Sunday, October 28, 2007

South Mountain Park, Pheonix

Friday night, Susan, RBA of Arizona Brevet and Randonnee, readies for her training ride up to Mt. Lemmon. Susan will complete scouting the 200Km ride coming up in November. Callie, my dog, hopes she'll take a moment to throw the tennis ball out front in the street. I'll head up to Scottsdale for my ride with Steve.

We need to rise early to ride across town to the base of South Mtn. The sun comes up just as we're arriving in Tempe, AZ near the campus of ASU.

Across the bridge into Downtown Tempe and Mill Ave.

Still a bit chilly--just need arm warmers.

The Old Mill--on Mill Ave.

Riding through sleepy Mill Ave.

The happenin' scene must have already happened, mes amis!

Somebody needs coffee!

We are parked outside of US Egg, our favorite breakfast stop.

A lovely morning in the US of Egg.

Steve, Star of the Blog--ready for some climbing!

We are in the Park and one of the "Vistas" that Steve says we'll do today is the top of South Mtn at the TV Towers. There will be three vistas and the TV Towers are the last and most difficult.

We'll get water here at the old Ranger Station.

You can ride very fast, Gentle Readers--faster than cars. And the Rangers will fine you and you are therefore warned. Of course, that won't be me today--at least on the way up!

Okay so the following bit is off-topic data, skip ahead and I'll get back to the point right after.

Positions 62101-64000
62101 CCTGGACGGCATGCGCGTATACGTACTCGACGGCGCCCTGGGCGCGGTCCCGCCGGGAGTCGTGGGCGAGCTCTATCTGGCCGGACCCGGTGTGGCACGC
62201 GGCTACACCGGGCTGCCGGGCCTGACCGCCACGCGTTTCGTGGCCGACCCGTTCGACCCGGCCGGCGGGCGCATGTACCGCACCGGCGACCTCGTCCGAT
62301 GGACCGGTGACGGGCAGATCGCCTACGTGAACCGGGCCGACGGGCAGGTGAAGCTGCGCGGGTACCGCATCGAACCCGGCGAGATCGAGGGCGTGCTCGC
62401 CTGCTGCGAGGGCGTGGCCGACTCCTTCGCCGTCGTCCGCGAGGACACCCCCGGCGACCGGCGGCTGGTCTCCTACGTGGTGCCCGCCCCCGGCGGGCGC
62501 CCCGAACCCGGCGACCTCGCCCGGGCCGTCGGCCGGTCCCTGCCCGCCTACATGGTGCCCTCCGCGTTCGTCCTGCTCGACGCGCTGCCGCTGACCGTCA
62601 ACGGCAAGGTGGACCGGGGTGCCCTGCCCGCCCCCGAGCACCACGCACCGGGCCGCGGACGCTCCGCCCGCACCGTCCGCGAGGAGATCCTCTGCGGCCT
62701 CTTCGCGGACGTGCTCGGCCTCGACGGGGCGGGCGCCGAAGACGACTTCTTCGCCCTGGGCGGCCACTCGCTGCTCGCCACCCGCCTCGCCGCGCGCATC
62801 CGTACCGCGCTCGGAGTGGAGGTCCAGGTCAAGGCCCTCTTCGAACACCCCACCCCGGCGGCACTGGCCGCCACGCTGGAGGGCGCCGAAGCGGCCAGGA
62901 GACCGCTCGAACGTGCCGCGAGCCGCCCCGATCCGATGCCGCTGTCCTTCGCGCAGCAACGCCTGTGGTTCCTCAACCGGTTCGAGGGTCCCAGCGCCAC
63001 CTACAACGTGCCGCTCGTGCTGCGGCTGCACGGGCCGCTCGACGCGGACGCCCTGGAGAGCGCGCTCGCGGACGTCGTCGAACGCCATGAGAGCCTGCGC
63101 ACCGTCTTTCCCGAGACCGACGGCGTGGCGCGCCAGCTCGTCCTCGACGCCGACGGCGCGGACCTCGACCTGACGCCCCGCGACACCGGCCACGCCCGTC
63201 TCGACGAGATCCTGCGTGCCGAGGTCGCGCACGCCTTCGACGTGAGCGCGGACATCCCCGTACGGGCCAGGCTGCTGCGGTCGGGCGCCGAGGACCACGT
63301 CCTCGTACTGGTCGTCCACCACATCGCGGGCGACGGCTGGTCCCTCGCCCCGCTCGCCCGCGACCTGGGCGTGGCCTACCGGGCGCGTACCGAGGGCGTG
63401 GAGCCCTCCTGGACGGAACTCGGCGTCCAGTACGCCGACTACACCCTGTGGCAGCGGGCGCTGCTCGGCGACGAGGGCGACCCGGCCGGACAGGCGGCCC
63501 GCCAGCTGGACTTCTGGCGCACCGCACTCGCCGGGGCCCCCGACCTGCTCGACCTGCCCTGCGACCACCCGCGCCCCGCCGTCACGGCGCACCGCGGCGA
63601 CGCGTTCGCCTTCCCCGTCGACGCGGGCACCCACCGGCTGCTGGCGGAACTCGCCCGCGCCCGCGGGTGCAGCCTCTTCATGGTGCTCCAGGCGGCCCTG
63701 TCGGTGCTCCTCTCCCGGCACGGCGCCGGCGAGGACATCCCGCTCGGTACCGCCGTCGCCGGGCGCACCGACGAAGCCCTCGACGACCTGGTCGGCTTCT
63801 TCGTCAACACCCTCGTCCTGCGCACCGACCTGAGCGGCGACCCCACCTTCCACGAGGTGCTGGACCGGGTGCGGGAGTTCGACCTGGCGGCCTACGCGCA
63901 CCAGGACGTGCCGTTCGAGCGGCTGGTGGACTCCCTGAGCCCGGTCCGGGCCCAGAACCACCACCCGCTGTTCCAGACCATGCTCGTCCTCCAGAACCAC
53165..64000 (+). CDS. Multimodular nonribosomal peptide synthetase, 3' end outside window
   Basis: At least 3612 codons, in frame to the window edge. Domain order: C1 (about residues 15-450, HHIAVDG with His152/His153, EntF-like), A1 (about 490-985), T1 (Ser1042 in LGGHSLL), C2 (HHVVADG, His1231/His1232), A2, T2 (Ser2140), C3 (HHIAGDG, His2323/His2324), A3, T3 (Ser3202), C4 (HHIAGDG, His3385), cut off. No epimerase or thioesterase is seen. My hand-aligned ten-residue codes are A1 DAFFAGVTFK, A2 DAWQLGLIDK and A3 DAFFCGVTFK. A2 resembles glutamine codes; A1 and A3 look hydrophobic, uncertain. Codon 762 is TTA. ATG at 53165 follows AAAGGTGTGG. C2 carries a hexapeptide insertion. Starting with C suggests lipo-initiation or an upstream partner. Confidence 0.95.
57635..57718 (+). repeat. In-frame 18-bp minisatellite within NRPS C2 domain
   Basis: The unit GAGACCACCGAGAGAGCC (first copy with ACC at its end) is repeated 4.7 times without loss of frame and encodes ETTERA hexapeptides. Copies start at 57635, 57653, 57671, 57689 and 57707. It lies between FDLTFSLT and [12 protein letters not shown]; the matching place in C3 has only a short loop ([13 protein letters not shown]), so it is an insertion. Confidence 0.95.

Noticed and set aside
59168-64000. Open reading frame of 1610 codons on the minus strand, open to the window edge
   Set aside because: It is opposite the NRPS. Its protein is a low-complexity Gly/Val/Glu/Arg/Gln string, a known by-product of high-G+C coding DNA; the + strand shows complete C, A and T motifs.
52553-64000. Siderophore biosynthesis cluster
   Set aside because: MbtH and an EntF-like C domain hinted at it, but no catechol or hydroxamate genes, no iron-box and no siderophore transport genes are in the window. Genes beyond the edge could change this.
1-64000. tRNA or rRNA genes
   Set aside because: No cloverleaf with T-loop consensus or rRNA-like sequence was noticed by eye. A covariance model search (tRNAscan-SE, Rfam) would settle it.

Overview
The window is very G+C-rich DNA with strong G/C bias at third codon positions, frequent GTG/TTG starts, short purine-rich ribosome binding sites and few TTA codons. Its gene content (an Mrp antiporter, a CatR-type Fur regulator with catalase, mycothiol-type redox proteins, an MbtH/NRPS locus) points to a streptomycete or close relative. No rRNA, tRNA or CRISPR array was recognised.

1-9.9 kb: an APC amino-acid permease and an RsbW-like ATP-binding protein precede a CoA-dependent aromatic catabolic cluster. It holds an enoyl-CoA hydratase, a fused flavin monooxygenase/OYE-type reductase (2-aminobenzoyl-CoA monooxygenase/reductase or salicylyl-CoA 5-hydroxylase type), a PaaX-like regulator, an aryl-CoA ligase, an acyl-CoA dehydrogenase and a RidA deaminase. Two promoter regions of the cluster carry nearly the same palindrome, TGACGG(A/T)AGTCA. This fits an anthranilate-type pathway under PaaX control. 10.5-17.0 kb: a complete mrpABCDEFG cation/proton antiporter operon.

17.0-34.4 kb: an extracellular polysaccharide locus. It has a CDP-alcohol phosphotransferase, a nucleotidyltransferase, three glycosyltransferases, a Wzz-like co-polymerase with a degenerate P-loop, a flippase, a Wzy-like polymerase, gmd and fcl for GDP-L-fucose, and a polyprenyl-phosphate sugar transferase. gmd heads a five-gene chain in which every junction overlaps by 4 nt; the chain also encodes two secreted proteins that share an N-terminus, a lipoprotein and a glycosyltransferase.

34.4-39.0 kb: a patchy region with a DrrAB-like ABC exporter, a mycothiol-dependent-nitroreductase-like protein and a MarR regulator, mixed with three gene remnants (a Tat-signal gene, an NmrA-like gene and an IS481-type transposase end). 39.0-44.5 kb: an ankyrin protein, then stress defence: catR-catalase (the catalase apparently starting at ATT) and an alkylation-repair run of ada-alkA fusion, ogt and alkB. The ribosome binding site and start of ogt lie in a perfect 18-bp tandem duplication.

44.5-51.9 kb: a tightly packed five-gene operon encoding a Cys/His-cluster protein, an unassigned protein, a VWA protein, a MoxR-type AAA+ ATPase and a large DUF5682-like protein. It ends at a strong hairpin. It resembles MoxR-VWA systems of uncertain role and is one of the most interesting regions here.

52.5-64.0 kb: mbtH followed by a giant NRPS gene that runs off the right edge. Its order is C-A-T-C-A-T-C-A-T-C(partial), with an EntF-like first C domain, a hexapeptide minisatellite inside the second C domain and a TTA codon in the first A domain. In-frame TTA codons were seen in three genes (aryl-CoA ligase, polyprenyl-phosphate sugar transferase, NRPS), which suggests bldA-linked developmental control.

Riding out on to San Juan Vista in South Mtn Park.

South Mtn with the TV Towers--about 8 or 9 miles East of this photo. As you drive North to Phx from Tucson, South Mtn is visable from pretty far away. When we do our Marana-Scottsdale-Marana Ride (130 miles one-way) we can see South Mtn as we leave Sacaton.

The mountain range in the background is on the Gilla Bend Indian Reservation--this is looking West from the Park. Steve and I have often ridden on the hwy that runs East and West along the base of the range.

This part of the park has no motor traffic, so its great for roadies and mtn bikes. The road goes out about seven miles from the old Ranger Station, with fast rollers and awesome scenery.

From this vista, you can see Downtown Pheonix--and the Diamondback's stadium there on the right.

Turning around from the shot of Phx, here's the road we came up. There'll be some climbing to get back but this road has been a blast. October morning is cool, but it seems to be getting warm as the sun's coming out.

Grandpa and Mr. Mono. Steve is now a Grandfather. For the first time I feel like I have my lungs and legs. We're riding strong and solid--now the ride begins!

South Mtn from the NW side.

Mountains all around--here come the Randonneurs to give them the answer!